- Mobile (In)Security will delve into how networks operate, who knows what about mobile communications, and what that means for activism, advocacy, and social development.
- Mobiles as a Male Enhancement Tool? A close look at the issues of mobile phones and women’s empowerment, both politically and economically.
- Do you have to read to use a mobile? As much as 20% of the global adult population is illiterate. Given the ubiquity of SMS services, as well as text-heavy interfaces, what does that mean for reaching the next billion uses (and serving those that already have a mobile but can not read) effectively?
- Mobile Payments for the Middle Class? We will, of course, take apart the most recent hype about mobile payments and who is benefitting most – as well as who is left behind, promotions in mainstream media notwithstanding.
- So, Realists, What’s Next? No series would be complete with the obligatory look into the future. We summarize key issues, and make some concrete recommendations on how to realistically and effectively think about, and do work, with mobile tech in social and human development and change.
“The weak dollar. A Federal Reserve constantly being second-guessed. It’s times like these when talk inevitably turns to alternative or complementary currencies. While local currencies have come and gone, many involved in social networks are hoping peer-to-peer (or P2P) virtual currencies will, given the momentum to retool the financial system, have more staying power.”
The article features Hub Culture, a social network of globetrotting adventure-travellers, and its digital currency Ven, which is pegged to the dollar, and allows members of the social network to trade goods and services as well as knowledge; as well as the Attent application by Seriosity, which uses a digital currency called “Serios”.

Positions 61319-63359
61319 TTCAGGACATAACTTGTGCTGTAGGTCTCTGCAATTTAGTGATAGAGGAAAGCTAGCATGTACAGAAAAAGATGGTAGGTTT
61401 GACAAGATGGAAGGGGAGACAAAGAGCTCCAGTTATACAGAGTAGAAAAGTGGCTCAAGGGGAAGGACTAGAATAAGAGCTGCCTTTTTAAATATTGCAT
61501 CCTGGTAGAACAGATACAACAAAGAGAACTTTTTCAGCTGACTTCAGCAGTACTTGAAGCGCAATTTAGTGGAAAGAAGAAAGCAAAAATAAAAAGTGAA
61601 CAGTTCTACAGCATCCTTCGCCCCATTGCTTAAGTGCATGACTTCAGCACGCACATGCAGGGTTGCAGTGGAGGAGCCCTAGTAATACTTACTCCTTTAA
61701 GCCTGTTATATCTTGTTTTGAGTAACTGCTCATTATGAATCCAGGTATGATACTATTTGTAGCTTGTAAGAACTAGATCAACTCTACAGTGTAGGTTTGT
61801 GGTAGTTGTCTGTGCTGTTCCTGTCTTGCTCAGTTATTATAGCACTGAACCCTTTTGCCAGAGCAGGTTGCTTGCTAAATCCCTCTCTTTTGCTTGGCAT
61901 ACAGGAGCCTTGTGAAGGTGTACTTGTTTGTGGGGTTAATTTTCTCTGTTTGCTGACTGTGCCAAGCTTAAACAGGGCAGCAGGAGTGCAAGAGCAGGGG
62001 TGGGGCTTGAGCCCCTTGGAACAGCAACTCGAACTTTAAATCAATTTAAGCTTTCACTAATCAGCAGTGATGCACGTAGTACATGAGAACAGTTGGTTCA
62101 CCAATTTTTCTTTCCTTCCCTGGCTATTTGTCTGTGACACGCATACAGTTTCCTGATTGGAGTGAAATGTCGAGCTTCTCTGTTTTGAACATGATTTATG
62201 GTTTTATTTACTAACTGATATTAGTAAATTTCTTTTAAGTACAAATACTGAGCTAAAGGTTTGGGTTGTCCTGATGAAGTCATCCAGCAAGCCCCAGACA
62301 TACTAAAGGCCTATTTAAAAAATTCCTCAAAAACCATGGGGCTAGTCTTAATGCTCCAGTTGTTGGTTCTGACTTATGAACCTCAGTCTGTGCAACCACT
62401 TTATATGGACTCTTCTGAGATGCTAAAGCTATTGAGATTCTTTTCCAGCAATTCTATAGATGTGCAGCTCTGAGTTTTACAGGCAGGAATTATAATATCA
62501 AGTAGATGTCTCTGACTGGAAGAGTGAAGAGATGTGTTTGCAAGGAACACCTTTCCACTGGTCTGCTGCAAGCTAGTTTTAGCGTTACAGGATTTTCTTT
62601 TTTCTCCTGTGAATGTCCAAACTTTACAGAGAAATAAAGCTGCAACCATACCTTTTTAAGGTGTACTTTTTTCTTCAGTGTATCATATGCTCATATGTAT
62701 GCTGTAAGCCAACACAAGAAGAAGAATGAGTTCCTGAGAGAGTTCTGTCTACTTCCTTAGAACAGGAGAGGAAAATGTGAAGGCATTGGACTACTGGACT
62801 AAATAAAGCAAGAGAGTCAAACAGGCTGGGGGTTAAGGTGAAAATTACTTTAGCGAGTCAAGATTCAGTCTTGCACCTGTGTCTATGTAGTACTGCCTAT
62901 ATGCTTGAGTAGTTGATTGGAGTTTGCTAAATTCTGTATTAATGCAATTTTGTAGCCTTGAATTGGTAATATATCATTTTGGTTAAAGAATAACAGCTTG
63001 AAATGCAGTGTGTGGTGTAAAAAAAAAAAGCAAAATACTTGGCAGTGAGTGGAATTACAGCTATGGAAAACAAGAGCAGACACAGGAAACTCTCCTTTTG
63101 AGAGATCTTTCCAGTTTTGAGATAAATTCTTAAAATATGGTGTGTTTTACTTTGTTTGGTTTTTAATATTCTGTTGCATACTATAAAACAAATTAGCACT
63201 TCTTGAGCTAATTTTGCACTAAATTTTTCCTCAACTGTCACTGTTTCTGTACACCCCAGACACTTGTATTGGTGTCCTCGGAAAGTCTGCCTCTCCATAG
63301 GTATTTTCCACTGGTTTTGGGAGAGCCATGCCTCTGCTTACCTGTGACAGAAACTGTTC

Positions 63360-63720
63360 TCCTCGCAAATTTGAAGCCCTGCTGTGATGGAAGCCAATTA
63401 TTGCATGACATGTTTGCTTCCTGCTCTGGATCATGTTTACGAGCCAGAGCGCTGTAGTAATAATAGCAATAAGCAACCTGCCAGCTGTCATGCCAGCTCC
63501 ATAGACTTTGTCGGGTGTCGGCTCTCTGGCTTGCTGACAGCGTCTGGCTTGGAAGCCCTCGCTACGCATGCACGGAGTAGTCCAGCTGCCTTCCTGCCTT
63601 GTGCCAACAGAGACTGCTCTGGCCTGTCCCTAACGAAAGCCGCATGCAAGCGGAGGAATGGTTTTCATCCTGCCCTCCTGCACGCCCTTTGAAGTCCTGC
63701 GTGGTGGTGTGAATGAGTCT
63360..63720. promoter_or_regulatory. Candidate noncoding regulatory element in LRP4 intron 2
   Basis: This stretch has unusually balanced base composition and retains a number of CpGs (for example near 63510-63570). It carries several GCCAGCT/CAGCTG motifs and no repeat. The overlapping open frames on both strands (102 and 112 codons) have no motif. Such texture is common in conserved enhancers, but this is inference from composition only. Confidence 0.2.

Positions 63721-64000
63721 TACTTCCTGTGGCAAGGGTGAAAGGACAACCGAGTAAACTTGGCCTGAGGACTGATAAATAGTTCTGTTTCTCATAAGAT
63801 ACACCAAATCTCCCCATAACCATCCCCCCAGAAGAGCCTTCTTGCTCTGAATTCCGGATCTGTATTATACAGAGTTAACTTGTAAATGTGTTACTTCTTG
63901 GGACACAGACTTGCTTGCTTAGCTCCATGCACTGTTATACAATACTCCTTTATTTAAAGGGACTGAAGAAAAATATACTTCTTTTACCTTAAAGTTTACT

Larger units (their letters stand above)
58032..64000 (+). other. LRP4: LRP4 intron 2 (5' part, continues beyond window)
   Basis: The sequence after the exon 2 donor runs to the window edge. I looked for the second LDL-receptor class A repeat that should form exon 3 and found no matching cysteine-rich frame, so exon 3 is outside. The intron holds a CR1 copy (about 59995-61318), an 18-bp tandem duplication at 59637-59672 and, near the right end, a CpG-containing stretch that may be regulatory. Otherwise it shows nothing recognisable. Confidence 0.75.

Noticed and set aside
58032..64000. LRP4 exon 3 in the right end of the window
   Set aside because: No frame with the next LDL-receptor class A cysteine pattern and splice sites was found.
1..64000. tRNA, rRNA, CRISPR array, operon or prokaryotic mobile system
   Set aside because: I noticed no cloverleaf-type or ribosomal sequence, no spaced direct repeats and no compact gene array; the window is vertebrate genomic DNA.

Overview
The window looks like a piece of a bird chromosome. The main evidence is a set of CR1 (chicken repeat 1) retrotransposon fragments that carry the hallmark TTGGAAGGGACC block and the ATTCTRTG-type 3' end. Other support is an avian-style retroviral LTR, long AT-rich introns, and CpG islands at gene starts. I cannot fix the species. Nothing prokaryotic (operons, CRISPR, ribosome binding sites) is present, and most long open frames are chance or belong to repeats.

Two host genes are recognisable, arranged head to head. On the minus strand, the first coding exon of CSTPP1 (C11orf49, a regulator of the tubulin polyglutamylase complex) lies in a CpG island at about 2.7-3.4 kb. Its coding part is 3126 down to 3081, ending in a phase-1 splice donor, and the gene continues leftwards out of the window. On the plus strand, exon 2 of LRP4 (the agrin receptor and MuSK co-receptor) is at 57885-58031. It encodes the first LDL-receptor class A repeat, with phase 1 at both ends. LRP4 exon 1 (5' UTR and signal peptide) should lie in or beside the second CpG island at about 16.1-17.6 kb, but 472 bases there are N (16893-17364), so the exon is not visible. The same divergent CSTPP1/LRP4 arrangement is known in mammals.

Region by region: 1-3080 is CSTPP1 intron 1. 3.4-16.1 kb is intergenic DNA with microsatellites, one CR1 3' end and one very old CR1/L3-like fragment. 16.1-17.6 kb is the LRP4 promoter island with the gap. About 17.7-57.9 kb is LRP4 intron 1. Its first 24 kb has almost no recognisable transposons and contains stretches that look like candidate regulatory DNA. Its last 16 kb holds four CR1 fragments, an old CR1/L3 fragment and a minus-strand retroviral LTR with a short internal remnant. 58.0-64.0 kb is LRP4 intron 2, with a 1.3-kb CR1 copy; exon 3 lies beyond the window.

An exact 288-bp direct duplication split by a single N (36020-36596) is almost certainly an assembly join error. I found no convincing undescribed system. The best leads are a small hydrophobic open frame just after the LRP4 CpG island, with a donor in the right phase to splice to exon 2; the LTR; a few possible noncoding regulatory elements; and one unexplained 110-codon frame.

Also look at an earlier Experientia project, called KashKlash.
CGAP, the independent policy and research center dedicated to advancing financial access for the world’s poor, looked at M-PESA merchants in Kenya for clues about the profit drivers for agents .
“We studied 20 agents with 125 locations. We focused on small stores of the kind found in urban slums and rural areas, which make up the vast bulk of M-PESA agents. We spent 3 weeks in the field. What did we find?”
“While producing information costs money, information as such doesn’t necessarily carry monetary value; it mostly carries intellectual, social, artistic, practical value. And that’s why, historically, news has been commercially, publicly, politically and privately subsidized.
That information is not necessarily connected to a physical good (paper) or a concrete service (the delivery), or a limited quantity anymore, making it difficult to measure its price. We have difficulties spending money for digital information because at the end of the transaction we neither save time nor do we hold anything concrete or limited in our hands.”
From the Nokia press release:
“Nokia Money has been designed to be as simple and convenient as making a voice call or sending an SMS. It will enable consumers to send money to another person just by using the person’s mobile phone number, as well as to pay merchants for goods and services, pay their utility bills, or recharge their prepaid SIM cards (SIM top-up). The services can be accessed 24 hours a day from anywhere, meaning savings in travel costs and time. Nokia is building a wide network of Nokia Money agents, where consumers can deposit money in or withdraw cash from their accounts.” [...]
“Mobile payments will be the next step for delivering financial services to hundreds of millions of people, both urban and rural, who are underserved by existing payment means, especially in emerging economies.” [...]
“The Nokia Money service will be operated in cooperation with Obopay, a leader in developing global mobile payment solutions, which Nokia invested in earlier this year. The service is based on Obopay’s mobile payment platform, with unique and newly developed mobile elements. Nokia intends the service to be open and interoperable with other payment services as well.”